Data Protection: BVI has entered the chat!

Road Town, BVI. Image by Anna Mustermann from Pixabay

The House of Assembly passed a set of digital society legislation, including a data privacy law, last month.

The BVI Government initially tabled the suite of digital laws in late 2019. The legislation, which included the, then, data privacy bill, was stalled until November, 2020 when reference was made to the bills being part of the Government’s legislative agenda for the third session of the fourth House of Assembly. The Governor – Augustust Jaspert – also spoke to the legislation in his throne speech that month.

Fast-forward to the first week of March, 2021. The draft laws were placed on the agenda for the House of Assembly and passed shortly thereafter.

What is(n’t) under the Hood?

The BVI Data Protection Act, 2019 does not include a number of measures typical of recent privacy laws in the Caribbean. Privacy by design and the obligation to have a DPO do not find a home in the law.

Perhaps most notably, the Act is not broad-based in its application. Though the Act applies to all personal data processed by governmental entities, its scope is, otherwise, limited to private entities that process data in the context of commercial transactions. The Act’s applicability is also not (meaningfully) extra-territorial in scope.

This is not the same as saying the Act is, somehow, ineffective. For all intents and purposes, the fundamentals of a functional data privacy regime are present in the Act. My instinctive reading of the law is that the legislators have gone for a ‘light touch’ approach. Presumably, this is to ease the overall compliance burden of companies in the global finance jurisdiction.

The Act does include:

  • Fairly sizable fines. The largest fine under the Act is US$250,000.00. This is about US$50,000 less than the largest fine available in the Caribbean: the, approximately, US$ 304,880,00 fine under Cayman’s law.
  • The usual data privacy principles are included in the Act (transparency, accuracy, security etc).
  • Specific considerations for the processing of sensitive personal data are included in the law.
  • An unusually strong consent requirement. The starting position under the Act is that all processing of personal data requires consent. The requirement for the consent of data subjects is only negated where a specified exception can be demonstrated by the data user (the language used in the Act to describe data controllers).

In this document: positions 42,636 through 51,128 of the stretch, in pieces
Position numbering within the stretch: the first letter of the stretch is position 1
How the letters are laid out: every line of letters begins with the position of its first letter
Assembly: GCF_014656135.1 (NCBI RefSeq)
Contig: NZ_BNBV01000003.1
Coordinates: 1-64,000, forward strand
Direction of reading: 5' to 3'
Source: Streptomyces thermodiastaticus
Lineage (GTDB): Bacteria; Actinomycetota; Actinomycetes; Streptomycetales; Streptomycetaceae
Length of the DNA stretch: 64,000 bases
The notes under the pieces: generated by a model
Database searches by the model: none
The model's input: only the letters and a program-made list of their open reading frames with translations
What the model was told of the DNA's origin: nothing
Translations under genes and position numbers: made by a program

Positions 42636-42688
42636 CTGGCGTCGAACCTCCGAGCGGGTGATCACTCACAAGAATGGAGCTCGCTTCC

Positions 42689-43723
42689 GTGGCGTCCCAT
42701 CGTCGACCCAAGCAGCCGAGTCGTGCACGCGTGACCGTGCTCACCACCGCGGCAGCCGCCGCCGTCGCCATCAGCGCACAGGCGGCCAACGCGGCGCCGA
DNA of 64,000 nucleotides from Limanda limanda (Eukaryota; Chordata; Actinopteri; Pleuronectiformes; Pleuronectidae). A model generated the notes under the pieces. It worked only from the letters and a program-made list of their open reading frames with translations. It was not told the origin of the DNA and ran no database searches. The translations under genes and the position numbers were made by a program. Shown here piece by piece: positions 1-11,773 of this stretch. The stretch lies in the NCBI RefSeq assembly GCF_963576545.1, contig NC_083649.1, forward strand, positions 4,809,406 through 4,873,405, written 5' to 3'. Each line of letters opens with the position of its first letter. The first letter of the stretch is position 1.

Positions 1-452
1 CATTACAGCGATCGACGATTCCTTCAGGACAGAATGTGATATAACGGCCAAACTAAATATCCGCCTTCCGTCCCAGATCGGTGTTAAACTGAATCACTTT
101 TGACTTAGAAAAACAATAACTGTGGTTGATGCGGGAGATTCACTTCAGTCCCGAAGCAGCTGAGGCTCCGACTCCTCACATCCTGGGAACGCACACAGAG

• Provisions creating the office of the Information Commissioner. The Commissioner is the de-facto regulator for the Act and will have powers to investigate complaints and issue notices. Perhaps disappointingly, the Act does not include language expressly affirming the independence of the Commissioner (cf section 4(4) of the Jamaica Data Protection Act, 2020).
  • A direct right of appeal to the Eastern Caribbean Supreme Court for persons aggrieved by decisions of the Commissioner.
  • Specific compliance obligations for CEOs. The Act prescribes several duties that must be carried out by the CEO of companies subject to the Act. For e.g. the CEO is obligated to inform data subjects of any decision related to a request made by that individual for access to their personal information.

Next Steps

The most important things on the BVI privacy agenda are now:

  • The appointment of a Commissioner and support staff to enforce the Act and sensitise the public.
  • The issuance of regulations. All data privacy laws need them to guide controllers in their bid to comply. The Act places the responsibility on the relevant minister to get the regulations in place.

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Published by bartlettmorgan

Attorney at Law in the Commonwealth Caribbean. Focused on developments in the internet law sphere.